Checklist on Adult Child Support

Child support2

Generally speaking, once a child turns 18, child support is no longer payable pursuant to the formula under the Child Support Assessment legislation.

Thereafter, adult child support can only be made pursuant to Court Orders in limited circumstances, set out in section 66L of the Family Law Act. In summary, maintenance can only be ordered to enable a child to complete their education or because of mental or physical incapacity.


When negotiating adult child support, the following issues should be considered:

  1. The Family Court can only make an Order for a child over the age of 18 years if the child is not covered by the Child Support Assessment Act. Children, who are over 18 but still in fulltime secondary education, if an application is made at the correct time for an extension, can still be covered by the Child Support Assessment legislation until the last day of their schooling.
  2. If a parent or a child is in receipt of Family Tax Benefits, and the child is going to be over 18 but still in secondary education, it is important that the parent apply for an extension of the child support assessment within the required time period, otherwise they will lose an entitlement under the Family Tax Benefit legislation. They will be limited to receiving the base rate only for the child.
  3. Orders with simple dollar amounts are preferable as they are unlikely to present implementation issues. There can also be an indexation method whereby it annually increases in line with the consumer price index.
  4. An Order requiring periodic payments to a carer for maintaining an adult child can be registered for collection by the Registrar of the Child Support Agency. Payments made direct to an institution for tuition fees are not periodic payments and their collection will not be pursued by the Registrar of the Child Support Agency.


  1. The Registrar is not able to enforce adult child maintenance Orders payable to the adult child themselves.
  2. In drafting adult child support Orders or Child Support Agreements, contemplate changes to financial circumstances – that is, what is to happen if the liable parent becomes unemployed or there is a significant increase in the adult child’s income.
  3. In drafting adult child support Orders or Child Support Agreements, contemplate changes in care arrangements. For example, an adult child may decide to spend more time with the paying parent and should this then trigger a change in the Order.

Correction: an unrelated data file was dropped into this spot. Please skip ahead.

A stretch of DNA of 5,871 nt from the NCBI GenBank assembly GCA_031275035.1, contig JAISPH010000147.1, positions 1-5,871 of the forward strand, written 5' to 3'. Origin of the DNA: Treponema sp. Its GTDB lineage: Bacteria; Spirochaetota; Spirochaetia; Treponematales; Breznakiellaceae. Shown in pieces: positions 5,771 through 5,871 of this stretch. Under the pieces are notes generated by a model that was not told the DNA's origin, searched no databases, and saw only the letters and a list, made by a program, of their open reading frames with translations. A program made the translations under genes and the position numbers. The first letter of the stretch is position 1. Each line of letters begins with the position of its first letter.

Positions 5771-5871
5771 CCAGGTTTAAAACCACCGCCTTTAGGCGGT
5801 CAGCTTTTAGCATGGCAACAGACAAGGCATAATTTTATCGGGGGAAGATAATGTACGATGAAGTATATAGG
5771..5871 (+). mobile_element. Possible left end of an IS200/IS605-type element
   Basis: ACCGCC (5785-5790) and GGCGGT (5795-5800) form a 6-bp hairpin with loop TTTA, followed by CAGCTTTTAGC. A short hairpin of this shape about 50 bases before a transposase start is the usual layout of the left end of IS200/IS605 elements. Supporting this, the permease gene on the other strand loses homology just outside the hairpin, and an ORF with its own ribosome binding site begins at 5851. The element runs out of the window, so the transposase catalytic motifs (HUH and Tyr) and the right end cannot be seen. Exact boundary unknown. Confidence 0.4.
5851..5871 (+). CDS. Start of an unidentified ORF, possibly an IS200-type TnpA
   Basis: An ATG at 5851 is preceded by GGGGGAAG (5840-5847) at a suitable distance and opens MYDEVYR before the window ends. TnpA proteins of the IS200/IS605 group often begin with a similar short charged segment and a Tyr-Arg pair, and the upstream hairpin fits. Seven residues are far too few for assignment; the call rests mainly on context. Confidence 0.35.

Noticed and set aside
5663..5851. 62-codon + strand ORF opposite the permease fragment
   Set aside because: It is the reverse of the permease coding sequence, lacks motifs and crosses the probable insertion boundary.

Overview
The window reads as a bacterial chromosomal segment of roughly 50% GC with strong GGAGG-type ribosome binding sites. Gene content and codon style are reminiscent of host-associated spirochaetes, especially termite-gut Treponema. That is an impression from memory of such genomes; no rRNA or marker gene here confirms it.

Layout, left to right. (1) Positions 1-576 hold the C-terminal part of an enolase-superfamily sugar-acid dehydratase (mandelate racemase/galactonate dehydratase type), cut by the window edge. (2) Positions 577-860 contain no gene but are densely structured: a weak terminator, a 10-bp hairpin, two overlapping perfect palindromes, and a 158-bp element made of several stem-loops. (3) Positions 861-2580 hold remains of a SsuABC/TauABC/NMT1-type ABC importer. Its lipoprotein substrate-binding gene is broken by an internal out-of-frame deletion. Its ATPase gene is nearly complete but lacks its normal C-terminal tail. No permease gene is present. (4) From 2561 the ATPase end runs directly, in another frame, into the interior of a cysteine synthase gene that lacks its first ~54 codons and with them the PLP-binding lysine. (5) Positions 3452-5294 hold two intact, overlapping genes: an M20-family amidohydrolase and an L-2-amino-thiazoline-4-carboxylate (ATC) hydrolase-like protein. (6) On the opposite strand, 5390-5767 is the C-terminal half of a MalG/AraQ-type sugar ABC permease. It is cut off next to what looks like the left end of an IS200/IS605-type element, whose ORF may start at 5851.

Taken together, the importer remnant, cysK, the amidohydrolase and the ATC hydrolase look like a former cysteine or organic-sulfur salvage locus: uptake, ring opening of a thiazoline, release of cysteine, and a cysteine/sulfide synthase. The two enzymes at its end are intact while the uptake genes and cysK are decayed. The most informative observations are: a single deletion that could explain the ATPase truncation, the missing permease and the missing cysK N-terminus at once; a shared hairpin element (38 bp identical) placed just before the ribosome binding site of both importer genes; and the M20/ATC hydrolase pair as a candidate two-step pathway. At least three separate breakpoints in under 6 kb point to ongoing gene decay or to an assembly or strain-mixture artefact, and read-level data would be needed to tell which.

4. In drafting adult child support Orders or Child Support Agreements, contemplate the circumstances which will result in suspension or final termination of the liability. For example, will the liability end when the adult child completes, leaves, defers or fails their studies? Is the financial support payable only for a particular course of study? What is the consequence for changing from full time to part time study or taking a gap year?
  5. Specify the evidentiary requirements and time frames for the information to be provided to the other party and/or the Registrar. For example, when are academic results required to be provided and what are the consequences if they are not provided.
  6. Provide clearly defined key terms to avoid doubt. For example, when talking about income, are you talking about taxable, gross or nett.


  1. In preparing an application to the Court to seek an Order for adult child maintenance, the following issues should be covered in the evidence:
    • Whether the course to be pursued by the child is going to help the child to earn an income;
    • Whether the child appears to be qualified to pursue and profit from the course;
    • Whether the child has scholarship assistance, or other income;
    • What hardship would result to the child if he or she had to abandon the course through lack of means;
    • Whether the parent asked to pay has the financial capacity to assist.
    • What are the necessary living expenses of the child—you would need to do a detailed budget but necessary does not mean absolutely essential to survival. In the case of Everett & Everett [2014] FamCAFC 152 in the circumstances of that case overseas holiday travel and the purchase of a motor vehicle were not considered necessary and were rejected.
    • The relationship between the child and the parent asked to pay is only relevant if it can be established to be a special circumstance which, if not taken into account in a particular case, would result in an injustice or undue hardship to any person. See section 66K(1)(e) Family Law Act. A contention that a child spends little time with the parent and communicates poorly with that parent, was not found to be relevant in the case of Everett & Everett.
    • Drafting the Orders requires there to be some limitations on payment, e.g. payment should cease if the child discontinued enrolment or failed to continue to pass the subjects.


This article reflected the state of the law at the time of publication. But the law is a living creation which is constantly changing and adapting. These articles should be treated as an information resource only and not as a substitute for specific legal advice in respect to your particular problems and circumstances.

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